The DIRTY MAGIC side of the world is further divided into three covens. The Sanguinarian coven (Sangs) work blood magic and live in abandoned subway tunnels. The Sacred Coven of the Mystical Orgasm (The Os) are the sex magic coven, who practice in temples that are glorified brothels. And the Votaries are the bathtub alchemists who rule the street corners of the magical slums of Babylon, Ohio. Understanding the magical systems employed and the culture of each coven went a long way to helping me know how to name the members of each. For example, the Hierophant of the Os is named Aphrodite Jones.

When it came to naming my main character, I knew I needed a special name. I chose Kate as her first name because it’s a strong-sounding feminine name. Since she’s a cop that part was important. Kates are dependable and smart. Also, Kate is a nickname for Katherine, which means “pure.” A bit of irony there.

Kate’s last name had to be Prospero. Obviously, I borrowed from my old friend Shakespeare for this one. In The Tempest, the magician Prospero gives up his magic.

… graves at my command

Have waked their sleepers, oped, and let ‘em forth

By my so potent art. But this rough magic

I here abjure.”

-The Tempest

In DIRTY MAGIC, we meet Kate ten years after she walked away from the dirty magic coven where she was raised to cook addictive potions.  Now she’s a cop and refuses to touch magic of any kind. Unlike Shakespeare’s Prospero, who got to become the Duke of Milan after he gave up his power, Kate’s a civil servant with a kid brother to support and ambitions beyond walking the beat. And because I live to torture my characters, her choice to walk away from magic is about to be tested in a big way. So, yeah, Prospero just felt like the right name. The series name Prospero’s War refers to both Kate’s battle to bring down the covens as well as her internal battle over the role of magic in her life.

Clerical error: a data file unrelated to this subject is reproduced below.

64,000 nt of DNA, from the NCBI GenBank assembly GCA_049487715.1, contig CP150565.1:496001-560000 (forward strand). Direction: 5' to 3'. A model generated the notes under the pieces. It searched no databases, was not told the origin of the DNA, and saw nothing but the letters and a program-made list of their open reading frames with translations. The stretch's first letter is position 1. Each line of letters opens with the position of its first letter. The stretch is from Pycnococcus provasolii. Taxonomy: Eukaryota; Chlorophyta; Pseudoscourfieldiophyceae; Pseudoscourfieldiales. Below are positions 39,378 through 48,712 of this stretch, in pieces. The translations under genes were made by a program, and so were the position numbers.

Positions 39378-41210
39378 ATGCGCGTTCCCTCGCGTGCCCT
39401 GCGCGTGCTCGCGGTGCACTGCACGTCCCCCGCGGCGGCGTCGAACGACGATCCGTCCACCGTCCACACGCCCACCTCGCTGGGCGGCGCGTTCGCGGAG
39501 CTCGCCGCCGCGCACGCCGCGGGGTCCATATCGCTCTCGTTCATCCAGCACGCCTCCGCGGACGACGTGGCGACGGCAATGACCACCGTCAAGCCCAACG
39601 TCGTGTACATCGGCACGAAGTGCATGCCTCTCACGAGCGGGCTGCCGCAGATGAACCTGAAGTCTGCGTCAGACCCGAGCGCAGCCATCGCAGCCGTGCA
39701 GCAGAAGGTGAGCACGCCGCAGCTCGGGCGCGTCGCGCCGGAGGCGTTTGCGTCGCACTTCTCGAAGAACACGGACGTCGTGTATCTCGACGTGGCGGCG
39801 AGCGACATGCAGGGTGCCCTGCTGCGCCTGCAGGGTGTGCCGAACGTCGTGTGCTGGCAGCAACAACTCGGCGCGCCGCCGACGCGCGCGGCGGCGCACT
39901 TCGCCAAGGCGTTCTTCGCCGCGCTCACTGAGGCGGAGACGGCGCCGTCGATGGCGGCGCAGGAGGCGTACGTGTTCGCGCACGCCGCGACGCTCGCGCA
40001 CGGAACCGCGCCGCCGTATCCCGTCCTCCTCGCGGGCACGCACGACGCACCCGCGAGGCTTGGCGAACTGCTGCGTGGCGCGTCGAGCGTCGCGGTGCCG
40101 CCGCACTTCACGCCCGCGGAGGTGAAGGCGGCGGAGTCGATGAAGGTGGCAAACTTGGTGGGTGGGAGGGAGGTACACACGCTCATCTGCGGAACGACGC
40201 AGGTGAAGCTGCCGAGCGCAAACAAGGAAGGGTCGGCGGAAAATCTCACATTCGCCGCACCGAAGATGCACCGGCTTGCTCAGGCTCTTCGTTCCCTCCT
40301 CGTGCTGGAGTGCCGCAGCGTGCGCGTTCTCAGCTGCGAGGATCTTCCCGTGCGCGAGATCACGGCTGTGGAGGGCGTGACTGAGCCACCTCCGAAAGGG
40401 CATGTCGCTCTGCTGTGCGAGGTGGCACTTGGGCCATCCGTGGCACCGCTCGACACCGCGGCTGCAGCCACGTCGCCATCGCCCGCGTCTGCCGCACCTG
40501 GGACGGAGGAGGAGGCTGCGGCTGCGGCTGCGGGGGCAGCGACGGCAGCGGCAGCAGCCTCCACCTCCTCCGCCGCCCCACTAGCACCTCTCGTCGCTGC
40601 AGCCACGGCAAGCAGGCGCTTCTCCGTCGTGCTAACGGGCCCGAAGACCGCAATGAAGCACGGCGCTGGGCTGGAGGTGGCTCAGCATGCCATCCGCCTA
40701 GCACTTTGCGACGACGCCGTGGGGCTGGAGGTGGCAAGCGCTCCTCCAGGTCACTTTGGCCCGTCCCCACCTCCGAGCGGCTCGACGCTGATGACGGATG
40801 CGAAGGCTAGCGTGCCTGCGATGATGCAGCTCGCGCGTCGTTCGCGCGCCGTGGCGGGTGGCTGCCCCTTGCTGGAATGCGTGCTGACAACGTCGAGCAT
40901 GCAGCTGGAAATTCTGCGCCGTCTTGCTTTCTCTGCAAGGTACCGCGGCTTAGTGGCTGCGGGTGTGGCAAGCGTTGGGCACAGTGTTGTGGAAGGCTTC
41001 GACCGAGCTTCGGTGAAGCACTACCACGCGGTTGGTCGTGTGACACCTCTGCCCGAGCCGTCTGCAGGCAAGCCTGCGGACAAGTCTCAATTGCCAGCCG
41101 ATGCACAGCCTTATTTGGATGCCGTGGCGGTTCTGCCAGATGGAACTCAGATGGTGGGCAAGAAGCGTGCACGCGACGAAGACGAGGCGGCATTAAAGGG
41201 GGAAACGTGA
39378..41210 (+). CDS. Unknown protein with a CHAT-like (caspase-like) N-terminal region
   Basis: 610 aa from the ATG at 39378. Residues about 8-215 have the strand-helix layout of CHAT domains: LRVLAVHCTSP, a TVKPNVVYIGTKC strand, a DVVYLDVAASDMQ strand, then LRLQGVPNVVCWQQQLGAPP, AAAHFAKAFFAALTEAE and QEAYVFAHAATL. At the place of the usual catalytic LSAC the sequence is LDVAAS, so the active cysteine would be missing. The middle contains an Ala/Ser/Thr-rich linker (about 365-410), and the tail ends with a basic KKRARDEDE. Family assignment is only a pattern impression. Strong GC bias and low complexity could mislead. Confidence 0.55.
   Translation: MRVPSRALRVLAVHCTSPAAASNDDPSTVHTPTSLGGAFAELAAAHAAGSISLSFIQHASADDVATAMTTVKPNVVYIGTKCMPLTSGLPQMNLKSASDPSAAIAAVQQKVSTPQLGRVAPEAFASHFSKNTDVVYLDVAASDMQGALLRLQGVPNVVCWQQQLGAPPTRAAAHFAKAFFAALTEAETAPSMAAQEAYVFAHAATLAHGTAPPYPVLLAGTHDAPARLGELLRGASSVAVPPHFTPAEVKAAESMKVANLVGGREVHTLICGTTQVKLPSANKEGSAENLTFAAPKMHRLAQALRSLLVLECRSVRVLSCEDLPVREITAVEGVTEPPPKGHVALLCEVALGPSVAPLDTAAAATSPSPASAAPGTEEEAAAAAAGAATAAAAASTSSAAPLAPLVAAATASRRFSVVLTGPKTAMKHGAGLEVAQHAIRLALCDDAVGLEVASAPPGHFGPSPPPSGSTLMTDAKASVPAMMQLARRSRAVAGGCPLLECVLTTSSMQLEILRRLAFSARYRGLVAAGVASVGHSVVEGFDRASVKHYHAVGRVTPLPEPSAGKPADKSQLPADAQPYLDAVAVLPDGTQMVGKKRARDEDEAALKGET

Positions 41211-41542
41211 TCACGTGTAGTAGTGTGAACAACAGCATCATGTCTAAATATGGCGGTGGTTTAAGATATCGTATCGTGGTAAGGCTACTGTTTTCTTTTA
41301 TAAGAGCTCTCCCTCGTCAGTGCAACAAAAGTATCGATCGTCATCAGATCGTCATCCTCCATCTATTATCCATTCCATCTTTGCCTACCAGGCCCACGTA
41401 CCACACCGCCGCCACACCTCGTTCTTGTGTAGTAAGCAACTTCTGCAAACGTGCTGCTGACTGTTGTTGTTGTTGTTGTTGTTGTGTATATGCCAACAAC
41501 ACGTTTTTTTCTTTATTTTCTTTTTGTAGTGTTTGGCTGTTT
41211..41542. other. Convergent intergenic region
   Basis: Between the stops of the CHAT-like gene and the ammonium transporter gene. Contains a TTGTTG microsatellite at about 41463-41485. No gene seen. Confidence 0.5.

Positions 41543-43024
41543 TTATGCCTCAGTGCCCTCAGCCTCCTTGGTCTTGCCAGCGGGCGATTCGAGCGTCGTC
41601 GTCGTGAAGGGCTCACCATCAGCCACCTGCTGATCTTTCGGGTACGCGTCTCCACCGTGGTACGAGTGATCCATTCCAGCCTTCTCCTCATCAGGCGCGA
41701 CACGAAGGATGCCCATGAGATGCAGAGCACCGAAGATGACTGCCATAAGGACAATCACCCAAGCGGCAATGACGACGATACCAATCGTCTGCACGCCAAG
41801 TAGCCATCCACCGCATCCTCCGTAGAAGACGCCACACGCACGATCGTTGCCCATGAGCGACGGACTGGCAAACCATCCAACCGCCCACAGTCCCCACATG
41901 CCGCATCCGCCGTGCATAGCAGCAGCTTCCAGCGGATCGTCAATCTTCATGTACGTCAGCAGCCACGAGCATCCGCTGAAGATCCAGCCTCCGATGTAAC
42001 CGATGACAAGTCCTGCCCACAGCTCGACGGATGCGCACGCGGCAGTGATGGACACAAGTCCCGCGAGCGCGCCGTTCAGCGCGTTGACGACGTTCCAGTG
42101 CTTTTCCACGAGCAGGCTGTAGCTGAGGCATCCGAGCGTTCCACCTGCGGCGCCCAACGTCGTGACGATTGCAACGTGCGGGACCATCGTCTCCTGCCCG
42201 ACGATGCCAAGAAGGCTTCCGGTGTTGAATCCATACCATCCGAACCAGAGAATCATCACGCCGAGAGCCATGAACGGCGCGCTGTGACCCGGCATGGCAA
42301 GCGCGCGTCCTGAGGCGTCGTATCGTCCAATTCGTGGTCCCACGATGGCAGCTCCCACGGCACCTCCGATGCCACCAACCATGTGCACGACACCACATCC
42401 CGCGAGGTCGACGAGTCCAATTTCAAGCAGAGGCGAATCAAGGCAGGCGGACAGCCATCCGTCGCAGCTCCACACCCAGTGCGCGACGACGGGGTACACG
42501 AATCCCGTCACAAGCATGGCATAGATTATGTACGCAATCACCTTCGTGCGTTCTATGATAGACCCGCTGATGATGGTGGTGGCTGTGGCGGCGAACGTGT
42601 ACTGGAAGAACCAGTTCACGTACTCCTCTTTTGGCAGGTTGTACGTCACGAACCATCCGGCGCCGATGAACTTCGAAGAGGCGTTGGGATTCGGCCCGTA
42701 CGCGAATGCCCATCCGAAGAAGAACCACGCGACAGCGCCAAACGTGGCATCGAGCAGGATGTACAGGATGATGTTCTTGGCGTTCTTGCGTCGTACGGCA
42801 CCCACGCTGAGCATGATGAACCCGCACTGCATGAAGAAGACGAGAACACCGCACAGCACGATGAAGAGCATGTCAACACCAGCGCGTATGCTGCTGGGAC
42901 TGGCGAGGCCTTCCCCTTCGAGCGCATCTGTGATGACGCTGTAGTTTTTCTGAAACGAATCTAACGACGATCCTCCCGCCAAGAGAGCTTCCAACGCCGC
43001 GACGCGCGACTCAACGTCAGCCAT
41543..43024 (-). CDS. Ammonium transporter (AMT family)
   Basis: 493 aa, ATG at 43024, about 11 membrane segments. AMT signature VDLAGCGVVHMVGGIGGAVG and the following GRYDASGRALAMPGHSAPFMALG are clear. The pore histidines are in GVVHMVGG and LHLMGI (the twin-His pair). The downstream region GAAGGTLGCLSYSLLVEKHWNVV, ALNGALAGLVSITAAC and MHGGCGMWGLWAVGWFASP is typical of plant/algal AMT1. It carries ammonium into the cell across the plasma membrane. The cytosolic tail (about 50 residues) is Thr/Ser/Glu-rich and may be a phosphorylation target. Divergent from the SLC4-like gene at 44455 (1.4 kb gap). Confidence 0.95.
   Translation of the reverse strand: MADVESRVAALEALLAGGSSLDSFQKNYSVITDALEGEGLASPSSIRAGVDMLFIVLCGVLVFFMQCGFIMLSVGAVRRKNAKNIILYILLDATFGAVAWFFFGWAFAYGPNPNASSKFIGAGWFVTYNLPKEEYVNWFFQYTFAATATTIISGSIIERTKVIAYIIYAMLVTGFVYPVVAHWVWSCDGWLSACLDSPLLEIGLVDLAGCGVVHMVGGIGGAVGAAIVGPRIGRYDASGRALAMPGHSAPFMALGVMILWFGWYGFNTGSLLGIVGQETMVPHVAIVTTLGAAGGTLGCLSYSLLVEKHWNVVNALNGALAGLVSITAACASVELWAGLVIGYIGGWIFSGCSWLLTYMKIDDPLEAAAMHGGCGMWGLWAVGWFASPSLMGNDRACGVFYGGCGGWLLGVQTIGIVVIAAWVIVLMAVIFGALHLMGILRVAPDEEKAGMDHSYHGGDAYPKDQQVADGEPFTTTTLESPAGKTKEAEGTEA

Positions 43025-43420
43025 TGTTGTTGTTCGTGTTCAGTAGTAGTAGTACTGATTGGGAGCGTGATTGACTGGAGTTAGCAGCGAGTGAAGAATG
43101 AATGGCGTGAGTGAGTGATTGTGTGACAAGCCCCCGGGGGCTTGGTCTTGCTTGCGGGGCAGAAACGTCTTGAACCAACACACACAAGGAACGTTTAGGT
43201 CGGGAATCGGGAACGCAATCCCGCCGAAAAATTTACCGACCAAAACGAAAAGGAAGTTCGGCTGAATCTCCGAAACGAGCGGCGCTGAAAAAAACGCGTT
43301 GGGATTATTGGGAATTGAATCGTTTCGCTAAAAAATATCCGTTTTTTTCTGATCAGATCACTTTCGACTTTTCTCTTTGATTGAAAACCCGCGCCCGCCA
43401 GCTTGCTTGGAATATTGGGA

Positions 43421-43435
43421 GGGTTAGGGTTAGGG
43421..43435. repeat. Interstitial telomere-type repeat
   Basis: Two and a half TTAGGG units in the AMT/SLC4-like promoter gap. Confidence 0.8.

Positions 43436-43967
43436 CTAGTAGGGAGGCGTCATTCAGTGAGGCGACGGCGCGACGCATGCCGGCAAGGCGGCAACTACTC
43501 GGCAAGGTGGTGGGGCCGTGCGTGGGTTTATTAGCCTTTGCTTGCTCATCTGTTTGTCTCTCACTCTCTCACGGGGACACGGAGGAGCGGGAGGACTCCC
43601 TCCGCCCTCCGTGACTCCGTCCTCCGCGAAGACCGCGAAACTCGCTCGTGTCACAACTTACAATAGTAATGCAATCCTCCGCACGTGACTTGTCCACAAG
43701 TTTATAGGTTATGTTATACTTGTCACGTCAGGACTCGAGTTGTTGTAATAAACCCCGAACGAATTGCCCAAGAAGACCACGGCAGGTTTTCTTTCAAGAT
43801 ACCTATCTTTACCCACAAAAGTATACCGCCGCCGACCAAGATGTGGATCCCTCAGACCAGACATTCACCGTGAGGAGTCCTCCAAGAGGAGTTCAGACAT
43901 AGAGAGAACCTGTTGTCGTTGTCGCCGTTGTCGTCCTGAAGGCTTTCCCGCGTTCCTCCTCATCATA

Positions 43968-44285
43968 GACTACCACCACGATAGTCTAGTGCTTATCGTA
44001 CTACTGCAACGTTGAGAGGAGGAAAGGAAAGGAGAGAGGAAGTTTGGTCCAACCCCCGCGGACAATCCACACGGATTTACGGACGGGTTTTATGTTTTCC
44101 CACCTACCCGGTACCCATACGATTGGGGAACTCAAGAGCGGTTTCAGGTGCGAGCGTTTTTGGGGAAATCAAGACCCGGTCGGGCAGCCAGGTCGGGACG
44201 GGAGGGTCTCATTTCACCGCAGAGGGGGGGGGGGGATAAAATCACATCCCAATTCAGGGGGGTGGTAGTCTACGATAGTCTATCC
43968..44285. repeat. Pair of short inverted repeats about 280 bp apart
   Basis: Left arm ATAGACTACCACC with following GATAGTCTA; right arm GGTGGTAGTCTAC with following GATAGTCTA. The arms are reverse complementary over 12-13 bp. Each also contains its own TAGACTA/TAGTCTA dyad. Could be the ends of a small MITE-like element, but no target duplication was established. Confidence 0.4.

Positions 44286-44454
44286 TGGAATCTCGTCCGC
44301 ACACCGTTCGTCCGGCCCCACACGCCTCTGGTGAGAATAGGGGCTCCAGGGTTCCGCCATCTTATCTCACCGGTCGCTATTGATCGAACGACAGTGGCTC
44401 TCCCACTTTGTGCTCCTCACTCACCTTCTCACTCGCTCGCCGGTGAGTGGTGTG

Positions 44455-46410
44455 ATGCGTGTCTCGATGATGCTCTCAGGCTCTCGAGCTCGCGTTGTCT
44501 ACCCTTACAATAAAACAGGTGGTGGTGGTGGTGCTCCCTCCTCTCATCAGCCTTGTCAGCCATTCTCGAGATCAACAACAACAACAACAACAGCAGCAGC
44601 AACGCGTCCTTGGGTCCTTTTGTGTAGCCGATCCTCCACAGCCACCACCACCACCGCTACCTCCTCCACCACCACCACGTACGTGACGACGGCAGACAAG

Sometimes these names come to me as I write. Other times I know what kind of name I need and I go to this extensive naming web site for ideas I know, I know–it’s a dog naming site, but it’s the most extensive and most easily searched site I’ve found.

I also get names from researching symbols and history. Alchemy is an especially rich topic for cool names, and it’s fun to take arcane sources and update them for modern times.

I keep track of all my characters’ names in a spreadsheet, along with the origin and meaning of that name. This helps me keep track of everyone, but it also lets me know if I have too many names that sound alike or start with the same letter.

Names are important, and when you’re writing fantasy you get to have lots of fun making up new ones. If you let the world building guide you, naming characters shouldn’t be a painful process, but one that deepens the world and makes it feel more believable and fleshed out.

*****

Jaye Wells on Twitter, Facebook, and Web.

The next guest on the blog is fantasy author Alex Bledsoe and his post will be going up this coming Monday on the 16th. A full schedule can be found here.

Posted on December 12, 2013, in Debut Authors Guest Series, Guest Posts and tagged , , , , , , , , , , , , , , . Bookmark the permalink. 2 Comments.